[Python-Dev] The pysandbox project is broken

Nick Coghlan ncoghlan at gmail.com
Sat Nov 16 11:12:18 CET 2013


On 16 Nov 2013 11:35, "Christian Tismer" <tismer at stackless.com> wrote:
> IOW: Do we really need a full abstraction, embedded in a virtual OS, or
> is there already a compromise that suits 98 percent of the common needs?
>
> I think as a starter, categorizing the expectations of some measure of 'secure python'
> would make sense. And I'm asking the people with better knowledge of these matters
> than I have. (and not asking those who don't... ;-) )

The litany of vulnerability reports against the Java sandbox has long
confirmed my impression that secure sandboxing is a hard, not
completely solved problem, best left to better resourced platform
developers (or at least taking the appropriate steps to benefit from
their work).

A self-hosted language runtime level sandbox is, at best, a first line
of defence that protects against basic, naive attacks. One of the
assumptions I see from the folks working on operating systems, virtual
machine and container security is that the sandboxes *will* be
compromised at some point, so you have to make sure to understand what
the consequences of those breaches will be, and the best answer is
"they run into the next line of defence, so the only thing they have
gained is the ability to attack that").

In terms of in-process sandboxing of CPython (*at all*, let alone
self-hosted), we're currently missing some key foundational
components:

- the ability for a host process to cleanly configure the capabilities
of an embedded CPython interpreter (that's what PEP 432 is all about)
- elimination of all of the mechanisms by which hostile untrusted code
can trigger a segfault in the runtime (any segfault bug can reasonably
be assumed to be a security vulnerability waiting to be exploited, the
only question is whether the CPython runtime is part of the exposed
attack surface, and what the consequences are of compromising the
runtime). While Victor Stinner's recent work with failmalloc has been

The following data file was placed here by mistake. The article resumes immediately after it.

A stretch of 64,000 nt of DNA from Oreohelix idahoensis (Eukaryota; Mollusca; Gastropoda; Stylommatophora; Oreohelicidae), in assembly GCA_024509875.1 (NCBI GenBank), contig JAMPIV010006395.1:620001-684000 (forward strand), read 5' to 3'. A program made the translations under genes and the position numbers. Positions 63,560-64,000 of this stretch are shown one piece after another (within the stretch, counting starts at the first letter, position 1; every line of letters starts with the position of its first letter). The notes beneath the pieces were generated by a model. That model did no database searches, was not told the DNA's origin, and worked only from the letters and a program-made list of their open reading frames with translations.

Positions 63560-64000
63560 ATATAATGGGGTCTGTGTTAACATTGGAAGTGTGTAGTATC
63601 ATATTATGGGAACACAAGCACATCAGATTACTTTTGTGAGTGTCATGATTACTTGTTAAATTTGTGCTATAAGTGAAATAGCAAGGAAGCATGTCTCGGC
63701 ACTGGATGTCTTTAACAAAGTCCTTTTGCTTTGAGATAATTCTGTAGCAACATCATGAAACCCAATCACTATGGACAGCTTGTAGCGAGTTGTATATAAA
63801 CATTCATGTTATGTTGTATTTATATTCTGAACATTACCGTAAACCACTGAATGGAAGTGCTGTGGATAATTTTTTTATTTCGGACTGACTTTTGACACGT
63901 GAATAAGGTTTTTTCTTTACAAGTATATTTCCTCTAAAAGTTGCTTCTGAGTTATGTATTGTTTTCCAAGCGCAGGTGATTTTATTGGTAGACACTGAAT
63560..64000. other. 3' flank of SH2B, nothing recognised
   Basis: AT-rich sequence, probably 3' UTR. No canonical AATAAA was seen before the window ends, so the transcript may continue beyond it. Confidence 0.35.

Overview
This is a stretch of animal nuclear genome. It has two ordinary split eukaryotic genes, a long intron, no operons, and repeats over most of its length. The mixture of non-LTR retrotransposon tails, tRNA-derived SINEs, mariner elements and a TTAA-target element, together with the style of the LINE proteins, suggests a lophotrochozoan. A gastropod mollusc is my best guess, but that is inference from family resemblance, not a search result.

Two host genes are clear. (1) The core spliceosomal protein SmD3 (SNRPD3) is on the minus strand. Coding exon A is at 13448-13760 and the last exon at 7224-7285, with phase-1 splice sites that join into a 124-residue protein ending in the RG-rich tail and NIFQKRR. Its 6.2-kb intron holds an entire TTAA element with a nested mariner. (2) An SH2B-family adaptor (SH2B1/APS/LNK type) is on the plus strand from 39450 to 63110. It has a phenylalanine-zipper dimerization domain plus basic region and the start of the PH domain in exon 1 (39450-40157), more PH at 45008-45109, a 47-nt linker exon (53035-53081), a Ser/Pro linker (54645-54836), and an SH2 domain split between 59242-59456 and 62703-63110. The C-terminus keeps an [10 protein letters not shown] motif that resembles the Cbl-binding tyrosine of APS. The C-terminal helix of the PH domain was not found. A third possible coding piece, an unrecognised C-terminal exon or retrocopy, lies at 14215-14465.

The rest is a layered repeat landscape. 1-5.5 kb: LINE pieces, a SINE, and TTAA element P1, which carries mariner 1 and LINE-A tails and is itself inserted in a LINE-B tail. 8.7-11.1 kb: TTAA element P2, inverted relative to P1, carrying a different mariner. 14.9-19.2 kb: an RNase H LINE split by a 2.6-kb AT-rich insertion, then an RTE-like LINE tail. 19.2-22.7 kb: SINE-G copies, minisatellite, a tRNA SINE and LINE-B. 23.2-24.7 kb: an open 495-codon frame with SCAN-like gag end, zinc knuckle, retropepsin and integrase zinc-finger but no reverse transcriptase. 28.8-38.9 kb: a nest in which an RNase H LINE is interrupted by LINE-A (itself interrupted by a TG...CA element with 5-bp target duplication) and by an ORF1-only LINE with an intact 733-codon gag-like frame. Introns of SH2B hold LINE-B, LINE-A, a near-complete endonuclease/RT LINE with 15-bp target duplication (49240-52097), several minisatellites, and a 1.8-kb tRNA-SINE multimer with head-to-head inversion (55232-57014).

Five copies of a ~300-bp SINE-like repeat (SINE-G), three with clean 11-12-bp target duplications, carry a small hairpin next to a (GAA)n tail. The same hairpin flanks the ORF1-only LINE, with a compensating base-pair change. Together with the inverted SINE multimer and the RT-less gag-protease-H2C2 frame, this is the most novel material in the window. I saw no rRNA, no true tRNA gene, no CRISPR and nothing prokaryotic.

a big step forward here, as have been various other changes in the
CPython code base (like adding recursion depth constraints to the
compiler toolchain), we're still a long way from being able to say
"CPython cannot be segfaulted by legal Python code that doesn't use
ctypes or an equivalent FFI library".

This is why I share Guido's (and the PyPy team's) view that secure,
cross-platform sandboxing of (C)Python is currently not possible.
Secure in-process sandboxing is hard even for languages like Lua,
JavaScript and Java that were designed from the ground up with
sandboxing in mind - sure, you can lock things down to the point where
untrusted code assuredly can't do any damage, but it often can't do
anything *useful* in that state, either.

By contrast, the PyPy sandbox model which uses a deliberately
constrained runtime to execute untrusted code in an OS level process
that is designed to only permit communication with the parent process
is *exactly* the kind of paranoid defence-in-depth approach that
should be employed when running untrusted code. Ideally, all of the
platform level "this child process is not allowed to do anything
except talk to me over stdin and stdout" would also be brought to bear
on the sandboxed runtime, so that as yet undiscovered vulnerabilities
in the PyPy sandbox don't result in a system compromise.

Anyone interested in sandboxing of Python code would be well-advised
to direct their efforts towards the parent process bindings for
http://doc.pypy.org/en/latest/sandbox.html, as well as identifying the
associated platform specific settings to lock out the child process
from all system access except communication with the parent process
over the standard streams.

Cheers,
Nick.


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